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Submitted by , posted on 24 April 2002



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NOTE - Not a terrain engine, but it can do terrain.

These are some shots from an engine I've been working on for about 2 years. I've still got a long way to go before it's finished, but since I finally got a windows version up and running I decided to post an IOTD.

I originally posted an IOTD quite awhile back, some people refered to it as green swiss cheese. I've decided to call the top left image furry swiss cheese (I'm using animal skin textures for my test now). The top right image is the left image in wireframe. The bottom left shows the top side of a smooth cube with some odd structures on it. The bottom right shows a few seconds later with some edits applied. The edits are near-realtime.

Originally the engine was supposed to be a voxel engine, inspired from some work by Stan Melax. But as I kept working on it I ended up switching it to metaballs. It seems to me that voxels are kinda like a degenerate form of metaballs anyway, at a certain area one unit squared they have a field value of infinity and everywhere else they are zero. Metaballs have some nice properties that voxels don't give you like simple normal calculation and reduced memory overhead.

Well now the engine takes a whole lot less memory than before and I've gotten edits much faster. This demo allows you to edit in one of two ways. You can fire (spacebar) a bullet that hits the terrain and destroys it (actually adds negative metaballs). You can also move to a spot and hit 'E' and deposit a positive metaball in your location. Both of these will be quickly calced and added to the new scene, on a fast system in less than a second. Please read the readme.txt before you run the program.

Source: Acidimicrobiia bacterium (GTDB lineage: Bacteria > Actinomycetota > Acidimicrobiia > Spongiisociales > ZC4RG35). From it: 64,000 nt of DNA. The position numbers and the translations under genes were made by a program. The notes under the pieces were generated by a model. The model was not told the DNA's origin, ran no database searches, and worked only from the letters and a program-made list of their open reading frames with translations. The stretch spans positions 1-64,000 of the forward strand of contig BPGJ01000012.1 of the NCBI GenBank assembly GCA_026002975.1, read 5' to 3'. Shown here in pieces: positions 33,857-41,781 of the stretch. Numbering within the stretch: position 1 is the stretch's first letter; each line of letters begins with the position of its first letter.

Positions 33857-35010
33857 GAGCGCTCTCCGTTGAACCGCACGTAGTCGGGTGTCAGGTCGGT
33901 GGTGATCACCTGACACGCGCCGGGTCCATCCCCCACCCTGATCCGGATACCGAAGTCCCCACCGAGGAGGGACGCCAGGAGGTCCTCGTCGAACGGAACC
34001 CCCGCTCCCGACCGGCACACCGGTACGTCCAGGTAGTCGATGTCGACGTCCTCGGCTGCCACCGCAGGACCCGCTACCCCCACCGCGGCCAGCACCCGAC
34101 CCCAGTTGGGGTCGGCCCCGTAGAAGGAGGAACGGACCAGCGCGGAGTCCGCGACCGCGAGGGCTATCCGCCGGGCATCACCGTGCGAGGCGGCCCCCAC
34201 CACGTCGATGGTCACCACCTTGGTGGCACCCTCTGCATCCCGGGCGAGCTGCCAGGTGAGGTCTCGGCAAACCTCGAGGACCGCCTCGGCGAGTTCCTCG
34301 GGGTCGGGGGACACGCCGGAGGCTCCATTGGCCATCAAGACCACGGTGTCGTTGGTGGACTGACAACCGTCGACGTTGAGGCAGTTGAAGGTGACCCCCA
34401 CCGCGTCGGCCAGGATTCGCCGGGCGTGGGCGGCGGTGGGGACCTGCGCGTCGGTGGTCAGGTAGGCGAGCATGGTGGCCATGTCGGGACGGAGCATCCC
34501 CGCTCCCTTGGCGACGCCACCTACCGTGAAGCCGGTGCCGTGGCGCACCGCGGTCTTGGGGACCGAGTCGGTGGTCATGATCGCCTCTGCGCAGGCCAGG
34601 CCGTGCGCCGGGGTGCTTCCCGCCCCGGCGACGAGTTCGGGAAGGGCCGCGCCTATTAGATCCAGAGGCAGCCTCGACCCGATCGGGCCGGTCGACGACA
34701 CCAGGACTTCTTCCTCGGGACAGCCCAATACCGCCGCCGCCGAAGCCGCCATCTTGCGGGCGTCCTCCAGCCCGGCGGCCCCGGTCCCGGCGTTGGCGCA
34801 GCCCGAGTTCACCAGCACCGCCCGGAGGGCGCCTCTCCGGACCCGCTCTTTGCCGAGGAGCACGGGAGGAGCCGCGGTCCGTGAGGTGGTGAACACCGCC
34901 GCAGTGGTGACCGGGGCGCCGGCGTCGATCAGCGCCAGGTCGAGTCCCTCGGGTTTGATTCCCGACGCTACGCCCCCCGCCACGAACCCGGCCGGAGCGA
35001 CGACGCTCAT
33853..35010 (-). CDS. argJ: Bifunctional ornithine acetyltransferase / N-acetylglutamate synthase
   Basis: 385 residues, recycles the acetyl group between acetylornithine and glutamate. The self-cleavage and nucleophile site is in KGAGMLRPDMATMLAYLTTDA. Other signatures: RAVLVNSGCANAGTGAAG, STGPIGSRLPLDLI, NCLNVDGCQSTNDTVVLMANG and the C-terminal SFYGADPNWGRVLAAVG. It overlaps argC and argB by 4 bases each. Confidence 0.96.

I've got ideas to build a game, that allows real-time deformation of the terrain (grenades, bombs, etc!). Also when I add the physics system I can use the field values from the metaballs to calculate gravity so that you can walk over the surface of the metaball structure. Think of the game "Tribes" in space, fighting on deformable metaballs.

It supports LOD using a modified binary triangle tree algorithm. The BTT seemed a bit slow, sending single triangles to the screen at a time, so instead of a triangle being a leaf node in the BTT, a large group of triangles are the leaf node of the BTT. Also LOD only occurs in the XY plane. Z LOD always stays the same. The meshes that exist in the leaf nodes of the BTT are optimized for the Geforce vertex cache.

Ok, now for my feature list:
  • Underlying data structure are metaballs.
  • Dynamically Generated Mesh and Texture coordinates.
  • Terrain doesn't have to be flat. It can have holes and caves in it easily.
  • Allows modifying of the metaballs which in turn causes all affected meshes to be recalculated (very fast!).
  • Real time editing (now it's fast, but it will get MUCH faster!) LOD implemented using a variation of binary triangle trees.
  • Saving and Loading of all data structures.
  • Console can change most system variables while the app is running.
  • Implemented in C++ and OpenGL under Linux, ported to Windows using Borland C++ (only tested under XP). Currently only tested on TNT2, Geforce2MX, Geforce2 GTS(thanks Zelcious).
  • Multithreaded (A little jerky under windows, still working on figuring that out).
  • The longest project I've ever been able to concentrate on without getting distracted (Hey that's a very cool feature!)
  • To download the source code, linux binary, or windows executable go to http://iris.homeip.net/jstrohm. Larger screenshots are also available. Prebuilt maps are available as a seperate download (they aren't very fancy!).



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